These papers are available upon request.
“Protestant Advocacy for Musical Literacy: The Whole Booke of Psalmes as Music Textbook and Theory Treatise,” American Musicological Society, Rochester, NY, November 9-12, 2017.
It has often been noted that Protestant ideology led to an increase in general literacy rates in the sixteenth century. It is less often said, however, that Protestants helped advance musical literacy. Based on the evidence of The Whole Booke of Psalmes, by far the most popular and frequently printed book of music in sixteenth-century England, I argue that English Protestantism did exactly that. The epistle to the reader found in the first edition of 1562 and several subsequent editions served as an introductory music theory treatise intended to aid readers in learning to sing the Psalms and also any other “playne and easy Songes as these are.” Later editions included a music typeface that contained solmization syllables along with a new preface explaining their use.
In this paper, I explore the WBP’s identity as a music textbook that advocated for musical literacy and a music theory treatise that advanced theoretical ideas concerning pitch in sixteenth-century England. First, I will show that both the music preface and the solmization psalters were far more prevalent than scholarship currently acknowledges, and examine how the two musical prefaces found in the WBP helped to advance the cause of popular music. I will take a close look at its solmization system, demonstrating that early modern England’s fixed-scale solmization system, discussed by Timothy Johnson and Jessie Ann Owens, was actually initiated in The Whole Booke of Psalmes in 1569, a full generation prior to Bathe’s c. 1596 Briefe Introduction to the Skill of Song and Morley’s 1597 Plaine and Easie Introduction to Practicall Musicke. Finally, I will explain how these didactic aids served the Protestant musical ideology found in this psalter. In this way, I offer a new interpretation of sixteenth-century English Protestantism’s relationship to musical literacy.
“‘Faithfully perused and alowed’: John Day’s Claims of Authority and Authorization for The Whole Booke of Psalmes,” Gloriana Society, London, UK, November 18-20, 2016.
John Day’s publication of metrical psalters in 1560-1562, culminating in the 1562 Whole Booke of Psalmes, introduced an entirely new genre to England: metrical psalmody as congregational song. Along with English Bibles, Books of Common Prayer, and official Books of Homilies mandated for use in parish churches, the WBP was enthusiastically adopted as a symbol of English Protestantism.
In this paper, I will argue that Day made a multifaceted effort to establish the WBP as an authoritative Protestant text through appeals to Scripture, scholarship, the ancient church, and the state. I analyze the psalter’s claim to translational accuracy and the seeming legitimation created by the inclusion of a prefatory essay by St. Athanasius. Informed by historical theologian Kenneth Parker’s work on Reformation Protestants’ supercessionist metanarrative of the Christian past (an emerging Protestant way of using history in anti-Catholic polemics), I show that the WBP not only portrayed itself as valid translation, but an essential corrective to other (read: Roman Catholic) corruptions to the ancient tradition.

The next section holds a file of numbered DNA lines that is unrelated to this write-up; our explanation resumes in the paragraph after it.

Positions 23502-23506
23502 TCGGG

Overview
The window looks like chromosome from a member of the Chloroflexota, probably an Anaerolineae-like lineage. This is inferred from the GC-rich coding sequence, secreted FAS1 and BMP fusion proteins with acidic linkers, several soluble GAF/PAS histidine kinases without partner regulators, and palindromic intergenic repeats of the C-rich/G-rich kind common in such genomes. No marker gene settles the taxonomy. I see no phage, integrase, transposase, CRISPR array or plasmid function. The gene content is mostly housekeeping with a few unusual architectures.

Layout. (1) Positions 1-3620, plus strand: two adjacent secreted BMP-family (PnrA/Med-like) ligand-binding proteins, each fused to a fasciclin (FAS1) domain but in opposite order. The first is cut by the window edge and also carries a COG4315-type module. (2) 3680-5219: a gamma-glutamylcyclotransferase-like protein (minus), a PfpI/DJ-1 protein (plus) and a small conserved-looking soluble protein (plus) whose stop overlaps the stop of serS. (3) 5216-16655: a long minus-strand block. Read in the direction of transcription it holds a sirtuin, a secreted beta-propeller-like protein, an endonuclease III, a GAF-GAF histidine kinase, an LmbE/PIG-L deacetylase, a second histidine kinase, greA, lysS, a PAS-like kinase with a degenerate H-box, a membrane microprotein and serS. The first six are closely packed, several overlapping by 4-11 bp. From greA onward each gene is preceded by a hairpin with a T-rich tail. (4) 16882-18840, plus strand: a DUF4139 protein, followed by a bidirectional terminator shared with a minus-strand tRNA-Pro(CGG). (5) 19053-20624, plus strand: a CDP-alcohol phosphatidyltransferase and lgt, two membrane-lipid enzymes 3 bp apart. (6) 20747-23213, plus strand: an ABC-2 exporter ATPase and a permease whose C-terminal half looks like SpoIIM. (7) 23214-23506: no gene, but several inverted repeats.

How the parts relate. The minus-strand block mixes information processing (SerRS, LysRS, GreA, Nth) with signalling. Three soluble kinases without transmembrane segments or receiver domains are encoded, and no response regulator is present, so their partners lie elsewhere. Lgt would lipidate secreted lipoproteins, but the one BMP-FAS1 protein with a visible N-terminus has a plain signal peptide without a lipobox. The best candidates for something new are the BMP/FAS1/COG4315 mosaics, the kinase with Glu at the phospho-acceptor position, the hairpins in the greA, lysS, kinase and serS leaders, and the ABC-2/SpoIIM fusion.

Furthermore, without any official monarchical or ecclesiastical authorization of metrical psalmody to be used in church, Day positioned the 1562 WBP as authorized through reference to Elizabeth’s 1559 Injunctions and by advertising Day’s psalter patent, granted by the Queen herself. In doing so, he aligned the book firmly with the English crown and the Church of England. Ecclesiastical records from the early 1560s make it clear that Day’s musical psalters were employed in a church setting, variously with or without the support of religious officials. These sources demonstrate Day’s success in his attempt to construct a legitimate genre of congregational song for England.
“Transitioning from Hexachords to Fixed-Scale Solmization in The Whole Booke of Psalmes,” South Central Graduate Music Consortium, Duke University, Durham, NC, September 30-October 1, 2016.
Jessie Ann Owens has argued that English music theorists in the late sixteenth century consistently employed a static scalar assignment of solmization syllables rather than the medieval hexachordal system. Her argument draws on theory treatises produced around the turn of the seventeenth century, especially William Bathe’s c. 1596 Briefe Introduction to the Skill of Song and Thomas Morley’s 1597 Plaine and Easie Introduction to Practicall Musicke. In fact, the English shift from traditional hexachords to fixed scales was initiated a full generation earlier in The Whole Booke of Psalmes. First printed in 1562, many editions of this psalter beginning in 1569 used a music typeface that contained solmization syllables and included a new preface explaining their use. My study of these psalters has revealed that the system found in The Whole Booke of Psalmes is transitional, a link between continental and later English styles of solmization. In this paper, I will discuss the way in which The Whole Booke of Psalmes systematizes and explains the assignment of solmization syllables to absolute pitches, and compare this system with continental hexachord theory, Bathe’s and Morley’s treatises, and four earlier works from Geneva dated 1550-1562 which similarly printed solmization syllables.